Research suggests that car sharing may offer considerable environmental and social benefits, such as carbon emission reductions and greater use of alternative modes such as public transit, walking, and cycling, and reduced parking investments due to reduced ownership and use of vehicles. Surveys carried out in six European cities and three U.S. cities have indicated that car sharing could result in a 30% to 40% reduction in annual vehicle travel per driver, which could yield significant co-benefits.
- Action applies specifically to passenger transport.
- As noted in title, action applies to car and bike sharing, with limited potential for expansion to other modes.
- Current evidence suggests that there is a minor to moderate level of impact on CO2 emissions by bike sharing schemes, mainly due to significant shift from sustainable modes of transport like walking and public transport, and to the use of motorized fleets for bike maintenance and re-distribution. However, evidence also suggests that scaling-up bike share systems has led to dramatic increases in private bike use in many cities.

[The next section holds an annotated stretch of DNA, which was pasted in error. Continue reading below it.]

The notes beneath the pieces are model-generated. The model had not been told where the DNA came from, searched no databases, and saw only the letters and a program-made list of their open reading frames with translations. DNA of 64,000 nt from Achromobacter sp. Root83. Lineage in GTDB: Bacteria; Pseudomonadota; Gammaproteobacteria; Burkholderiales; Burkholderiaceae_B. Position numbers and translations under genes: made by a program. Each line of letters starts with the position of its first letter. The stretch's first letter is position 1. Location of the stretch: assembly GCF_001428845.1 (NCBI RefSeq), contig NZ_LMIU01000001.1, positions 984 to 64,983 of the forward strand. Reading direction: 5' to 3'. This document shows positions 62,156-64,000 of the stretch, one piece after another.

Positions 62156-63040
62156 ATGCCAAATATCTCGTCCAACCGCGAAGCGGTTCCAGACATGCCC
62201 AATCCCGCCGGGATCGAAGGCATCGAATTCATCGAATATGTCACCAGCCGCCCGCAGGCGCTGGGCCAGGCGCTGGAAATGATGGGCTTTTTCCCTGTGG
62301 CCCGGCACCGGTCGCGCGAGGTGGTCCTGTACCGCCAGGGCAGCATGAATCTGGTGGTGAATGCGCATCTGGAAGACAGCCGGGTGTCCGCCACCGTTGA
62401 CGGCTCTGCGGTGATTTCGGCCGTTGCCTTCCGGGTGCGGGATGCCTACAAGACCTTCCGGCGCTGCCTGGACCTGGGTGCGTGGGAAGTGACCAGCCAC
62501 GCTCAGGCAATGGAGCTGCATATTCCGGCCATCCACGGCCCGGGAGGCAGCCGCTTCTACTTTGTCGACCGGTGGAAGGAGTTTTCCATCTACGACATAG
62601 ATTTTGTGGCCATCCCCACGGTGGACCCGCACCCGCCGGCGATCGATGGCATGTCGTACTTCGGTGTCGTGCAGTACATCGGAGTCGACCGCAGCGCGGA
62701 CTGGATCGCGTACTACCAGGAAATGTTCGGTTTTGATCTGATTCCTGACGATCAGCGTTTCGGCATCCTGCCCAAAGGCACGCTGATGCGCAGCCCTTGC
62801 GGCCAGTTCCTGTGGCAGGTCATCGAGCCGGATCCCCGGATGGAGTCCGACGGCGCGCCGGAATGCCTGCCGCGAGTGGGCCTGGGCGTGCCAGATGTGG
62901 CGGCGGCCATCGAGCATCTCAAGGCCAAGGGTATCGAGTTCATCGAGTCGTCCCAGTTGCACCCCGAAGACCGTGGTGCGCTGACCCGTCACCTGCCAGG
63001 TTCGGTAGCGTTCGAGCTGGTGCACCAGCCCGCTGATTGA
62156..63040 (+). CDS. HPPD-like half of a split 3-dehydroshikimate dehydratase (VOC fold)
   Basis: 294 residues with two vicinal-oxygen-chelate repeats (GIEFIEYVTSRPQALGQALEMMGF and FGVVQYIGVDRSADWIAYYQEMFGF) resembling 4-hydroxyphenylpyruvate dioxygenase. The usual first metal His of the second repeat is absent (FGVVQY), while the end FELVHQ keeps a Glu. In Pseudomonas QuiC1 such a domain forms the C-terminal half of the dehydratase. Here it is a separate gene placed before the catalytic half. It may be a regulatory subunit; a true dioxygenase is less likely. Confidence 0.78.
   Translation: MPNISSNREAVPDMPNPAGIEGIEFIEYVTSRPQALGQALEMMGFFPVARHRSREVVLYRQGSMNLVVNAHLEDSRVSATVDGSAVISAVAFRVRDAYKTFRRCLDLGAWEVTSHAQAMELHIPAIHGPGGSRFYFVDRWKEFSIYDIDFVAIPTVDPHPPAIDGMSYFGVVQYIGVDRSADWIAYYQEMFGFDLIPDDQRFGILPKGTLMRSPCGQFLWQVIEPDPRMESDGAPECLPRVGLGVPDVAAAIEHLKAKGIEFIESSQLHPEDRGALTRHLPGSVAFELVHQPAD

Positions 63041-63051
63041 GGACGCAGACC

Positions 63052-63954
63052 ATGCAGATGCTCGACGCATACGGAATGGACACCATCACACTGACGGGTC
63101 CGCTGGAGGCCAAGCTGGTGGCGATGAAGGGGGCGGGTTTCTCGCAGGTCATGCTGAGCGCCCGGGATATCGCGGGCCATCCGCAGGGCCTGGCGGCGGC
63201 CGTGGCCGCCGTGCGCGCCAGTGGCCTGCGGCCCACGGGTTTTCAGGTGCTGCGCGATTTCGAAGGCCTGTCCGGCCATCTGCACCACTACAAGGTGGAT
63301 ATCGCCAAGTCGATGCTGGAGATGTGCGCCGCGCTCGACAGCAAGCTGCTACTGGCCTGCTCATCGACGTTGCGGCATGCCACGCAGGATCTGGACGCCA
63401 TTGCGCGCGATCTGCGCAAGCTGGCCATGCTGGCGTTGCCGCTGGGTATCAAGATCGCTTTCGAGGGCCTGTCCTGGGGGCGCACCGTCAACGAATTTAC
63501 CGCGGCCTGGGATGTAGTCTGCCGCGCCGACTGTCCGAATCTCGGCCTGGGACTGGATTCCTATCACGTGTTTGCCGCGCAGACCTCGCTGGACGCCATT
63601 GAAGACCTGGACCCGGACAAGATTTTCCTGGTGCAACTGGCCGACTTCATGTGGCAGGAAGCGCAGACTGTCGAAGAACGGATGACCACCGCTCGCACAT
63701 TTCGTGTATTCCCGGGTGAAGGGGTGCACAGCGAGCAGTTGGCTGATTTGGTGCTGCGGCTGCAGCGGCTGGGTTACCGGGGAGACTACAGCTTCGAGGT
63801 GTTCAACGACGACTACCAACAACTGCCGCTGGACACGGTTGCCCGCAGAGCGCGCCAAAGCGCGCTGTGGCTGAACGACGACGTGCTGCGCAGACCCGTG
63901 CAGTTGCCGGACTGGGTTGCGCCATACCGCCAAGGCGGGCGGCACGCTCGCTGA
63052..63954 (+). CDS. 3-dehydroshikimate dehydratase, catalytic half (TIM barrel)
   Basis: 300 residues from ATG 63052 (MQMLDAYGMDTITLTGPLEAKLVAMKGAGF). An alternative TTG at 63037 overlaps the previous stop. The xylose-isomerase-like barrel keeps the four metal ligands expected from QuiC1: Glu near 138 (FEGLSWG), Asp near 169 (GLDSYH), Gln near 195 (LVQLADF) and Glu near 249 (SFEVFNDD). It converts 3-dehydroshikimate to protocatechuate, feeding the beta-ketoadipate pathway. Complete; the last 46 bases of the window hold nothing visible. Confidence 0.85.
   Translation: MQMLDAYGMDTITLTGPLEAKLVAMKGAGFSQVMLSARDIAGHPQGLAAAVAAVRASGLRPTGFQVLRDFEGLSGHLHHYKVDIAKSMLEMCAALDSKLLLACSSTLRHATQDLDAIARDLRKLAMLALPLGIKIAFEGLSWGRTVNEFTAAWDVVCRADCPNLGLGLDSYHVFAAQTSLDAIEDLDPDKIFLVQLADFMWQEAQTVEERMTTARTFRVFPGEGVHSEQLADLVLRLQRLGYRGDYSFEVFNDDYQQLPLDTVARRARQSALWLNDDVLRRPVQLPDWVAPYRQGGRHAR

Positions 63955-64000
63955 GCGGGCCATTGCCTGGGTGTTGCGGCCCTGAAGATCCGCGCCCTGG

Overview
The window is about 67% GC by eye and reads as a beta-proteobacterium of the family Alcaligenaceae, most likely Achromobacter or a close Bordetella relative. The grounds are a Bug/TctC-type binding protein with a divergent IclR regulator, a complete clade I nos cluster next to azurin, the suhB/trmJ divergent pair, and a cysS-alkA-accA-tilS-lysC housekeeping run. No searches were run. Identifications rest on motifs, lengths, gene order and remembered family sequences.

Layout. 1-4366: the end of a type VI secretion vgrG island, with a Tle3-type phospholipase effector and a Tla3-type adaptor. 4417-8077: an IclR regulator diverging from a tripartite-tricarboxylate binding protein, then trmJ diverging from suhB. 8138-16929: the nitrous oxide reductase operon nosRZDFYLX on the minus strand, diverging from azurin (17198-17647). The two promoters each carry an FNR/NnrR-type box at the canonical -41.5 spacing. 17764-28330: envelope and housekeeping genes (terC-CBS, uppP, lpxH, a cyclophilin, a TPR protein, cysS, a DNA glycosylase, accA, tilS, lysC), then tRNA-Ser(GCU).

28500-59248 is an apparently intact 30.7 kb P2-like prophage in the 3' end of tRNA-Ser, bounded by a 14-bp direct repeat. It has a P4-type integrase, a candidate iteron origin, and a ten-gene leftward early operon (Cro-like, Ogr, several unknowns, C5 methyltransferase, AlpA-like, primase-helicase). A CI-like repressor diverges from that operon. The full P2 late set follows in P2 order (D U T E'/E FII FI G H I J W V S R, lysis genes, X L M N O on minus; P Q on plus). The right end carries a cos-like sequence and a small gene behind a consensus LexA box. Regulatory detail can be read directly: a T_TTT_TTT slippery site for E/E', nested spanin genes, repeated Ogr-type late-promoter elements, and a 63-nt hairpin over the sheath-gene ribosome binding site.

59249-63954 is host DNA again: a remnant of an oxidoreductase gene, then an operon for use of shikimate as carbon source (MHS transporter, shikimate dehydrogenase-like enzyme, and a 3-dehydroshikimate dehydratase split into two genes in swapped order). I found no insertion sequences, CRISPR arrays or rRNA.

- Car sharing has the potential to reduce car ownership, and in turn can reduce parking demand (and thus positively impact commercial and residential parking requirements in the long term). Bike sharing is associated with a decreased risk of bicycle injuries compared to private bike riding and offers the potential for positive effects on local economic activity.
Status of deployment:
- Car sharing operations can be found in 33 countries on five continents for a total of approximately 4.8 million members. Europe accounted for a plurality of car sharing memberships, at 46%, with North America in second place at 34%. Bike share schemes have been implemented in more than 800 cities worldwide, with China well in the lead; European cities contribute the bulk of the remainder, with the Americas quickly ramping up efforts, thus demonstrating a truly globally-scalable action.
- By extrapolating past trends in car sharing membership growth, the IEA has estimated that scaling-up car sharing programs could achieve average mitigation of about 0.45% of transport sector emissions by 2030. By 2050 about 25 million individuals could participate in car sharing, resulting in a reduction of about 11.81 million tons of CO2.